Take the 2-minute tour ×
Server Fault is a question and answer site for professional system and network administrators. It's 100% free, no registration required.

Why is remote desktop so much faster (clicking UI elements, dragging/dropping, even the Start Menu opening/searching!) to the HOST OS, instead of to its virtual machines?

With several servers that I've connected both to the HOST OS and Guest OS in many Hyper-V setups, the virtual machines all seem very very slow while the HOST OS just flies, like it should.

The only thing I can figure is in all of these environments (4 of them across 3 networks), they all share the same NIC between the HOST and all VMs, even though Microsoft's recommendation is to have 2 NICs - one for the Host OS, and one or more for the Virtual Machine(s).

If this is the case, I can test this easily on my home network where I have my home server with Windows 2008 Server R2 running Windows Home Server in a Hyper-V. But, I don't want to spend the money for a good gigabit card if that is not the reason - hence, the reason for this question.

Thank you in advance!

share|improve this question
1  
This shouldn't be happening, at least not in my experience with Hyper-V R2. What guest OS's are you running on it? Are you using the synthetic virtual nic or the legacy virtual nic? –  Tatas Nov 18 '10 at 17:40
    
W2K8R2 for the host. The 1 VM locally is W2K3R2 (WHS actually). It's a Quad Core w/4 GB of ram - plently of resources. Configured for External connection type (if I understand your question). –  Eric Duncan Nov 20 '10 at 0:09

2 Answers 2

up vote 2 down vote accepted

Disable 'IPv4 Checksum Offload' on the virtual network adapter:

https://nicholasrogoff.wordpress.com/2010/09/24/

The virtual network switch in Hyper-V Server 2008 R2 supports syntetic and legacy interfaces. The syntetic nics will perfom better than the emulated legacy type, but it requires Hyper-V Integration Services to run on the guest VM. The integration components are fully supported in Windows Server 2003 SP2 and later versions of Windows.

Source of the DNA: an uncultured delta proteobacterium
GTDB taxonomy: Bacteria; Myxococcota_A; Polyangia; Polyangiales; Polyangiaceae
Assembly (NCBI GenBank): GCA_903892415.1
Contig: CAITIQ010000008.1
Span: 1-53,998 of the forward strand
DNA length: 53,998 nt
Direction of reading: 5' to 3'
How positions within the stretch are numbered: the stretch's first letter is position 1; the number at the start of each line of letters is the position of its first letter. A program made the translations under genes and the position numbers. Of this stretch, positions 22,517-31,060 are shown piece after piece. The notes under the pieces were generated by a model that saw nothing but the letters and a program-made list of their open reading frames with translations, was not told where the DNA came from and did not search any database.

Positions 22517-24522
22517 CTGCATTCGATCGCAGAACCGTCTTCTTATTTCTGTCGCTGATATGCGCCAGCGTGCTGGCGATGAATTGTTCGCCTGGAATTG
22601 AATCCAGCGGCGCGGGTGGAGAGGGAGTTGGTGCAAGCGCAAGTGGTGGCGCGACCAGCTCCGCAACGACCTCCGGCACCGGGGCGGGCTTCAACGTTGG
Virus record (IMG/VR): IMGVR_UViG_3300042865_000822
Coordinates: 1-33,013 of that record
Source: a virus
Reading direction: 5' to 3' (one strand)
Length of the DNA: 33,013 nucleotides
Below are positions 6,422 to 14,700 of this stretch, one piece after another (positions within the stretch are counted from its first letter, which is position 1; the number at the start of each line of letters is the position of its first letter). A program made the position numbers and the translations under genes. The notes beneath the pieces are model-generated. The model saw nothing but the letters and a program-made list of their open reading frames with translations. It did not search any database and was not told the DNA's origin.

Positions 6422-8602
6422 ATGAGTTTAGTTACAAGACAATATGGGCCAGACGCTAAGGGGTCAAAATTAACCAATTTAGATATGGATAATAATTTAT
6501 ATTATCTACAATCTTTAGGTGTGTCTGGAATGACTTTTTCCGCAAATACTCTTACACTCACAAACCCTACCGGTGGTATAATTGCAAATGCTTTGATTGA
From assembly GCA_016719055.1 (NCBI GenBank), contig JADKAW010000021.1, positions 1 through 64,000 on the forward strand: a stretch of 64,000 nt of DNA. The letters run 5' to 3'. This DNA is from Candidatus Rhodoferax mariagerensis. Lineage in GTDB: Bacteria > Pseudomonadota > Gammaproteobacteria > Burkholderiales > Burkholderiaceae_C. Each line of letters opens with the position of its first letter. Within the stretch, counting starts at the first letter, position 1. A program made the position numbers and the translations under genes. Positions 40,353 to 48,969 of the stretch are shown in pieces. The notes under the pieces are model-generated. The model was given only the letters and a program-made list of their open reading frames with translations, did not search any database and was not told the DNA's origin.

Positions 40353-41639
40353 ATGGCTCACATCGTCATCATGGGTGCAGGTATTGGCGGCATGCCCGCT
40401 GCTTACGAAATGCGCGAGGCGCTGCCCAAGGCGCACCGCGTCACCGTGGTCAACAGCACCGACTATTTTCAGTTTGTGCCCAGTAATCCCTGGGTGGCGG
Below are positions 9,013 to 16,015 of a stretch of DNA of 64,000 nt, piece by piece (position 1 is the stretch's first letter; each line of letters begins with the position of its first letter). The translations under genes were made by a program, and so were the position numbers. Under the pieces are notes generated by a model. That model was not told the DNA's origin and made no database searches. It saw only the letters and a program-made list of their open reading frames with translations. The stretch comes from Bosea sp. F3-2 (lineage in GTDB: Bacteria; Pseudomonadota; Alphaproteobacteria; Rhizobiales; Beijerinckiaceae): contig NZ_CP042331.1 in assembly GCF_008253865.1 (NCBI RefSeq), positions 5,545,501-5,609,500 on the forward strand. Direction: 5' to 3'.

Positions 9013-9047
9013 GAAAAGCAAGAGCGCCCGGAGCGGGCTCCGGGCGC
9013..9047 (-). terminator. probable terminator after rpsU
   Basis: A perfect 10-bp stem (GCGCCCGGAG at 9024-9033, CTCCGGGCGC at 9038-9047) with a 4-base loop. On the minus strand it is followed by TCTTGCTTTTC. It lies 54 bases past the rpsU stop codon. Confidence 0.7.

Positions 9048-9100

http://www.virtualizationadmin.com/articles-tutorials/microsoft-hyper-v-articles/general/windows-server-2008-hyper-v-integration-services.html

BTW: there is a slight difference in using Remote Desktop to guest VMs and remoting with vmconnect.exe. Both use the RDP protocol (the software is based on the same library), but vmconnect.exe connects to the host environment which tunnels the communication to the guest.

share|improve this answer
    
+1 Thanks for the replies! I ended up using a 2nd nic for now, which seems to work. The next time I end up running Hyper-V on a single NIC setup, I will try your suggestion. For now, I'll mark it as the answer. –  Eric Duncan Apr 25 '11 at 5:29

If configuration of adapters in Hyper-V and supporting integration components in guest VMs is done with the best possible setup and remote desktop is still slow, please see the post below on disabling the Window Auto-Tuning throughput throttling:

http://blog.tmcnet.com/blog/tom-keating/microsoft/remote-desktop-slow-problem-solved.asp

netsh interface tcp set global autotuninglevel=highlyrestricted
netsh interface tcp set global autotuninglevel=disabled
netsh interface tcp set global autotuninglevel=normal
share|improve this answer
    
+1, thanks! –  Eric Duncan Apr 25 '11 at 5:30

Your Answer

 
discard

By posting your answer, you agree to the privacy policy and terms of service.

Not the answer you're looking for? Browse other questions tagged or ask your own question.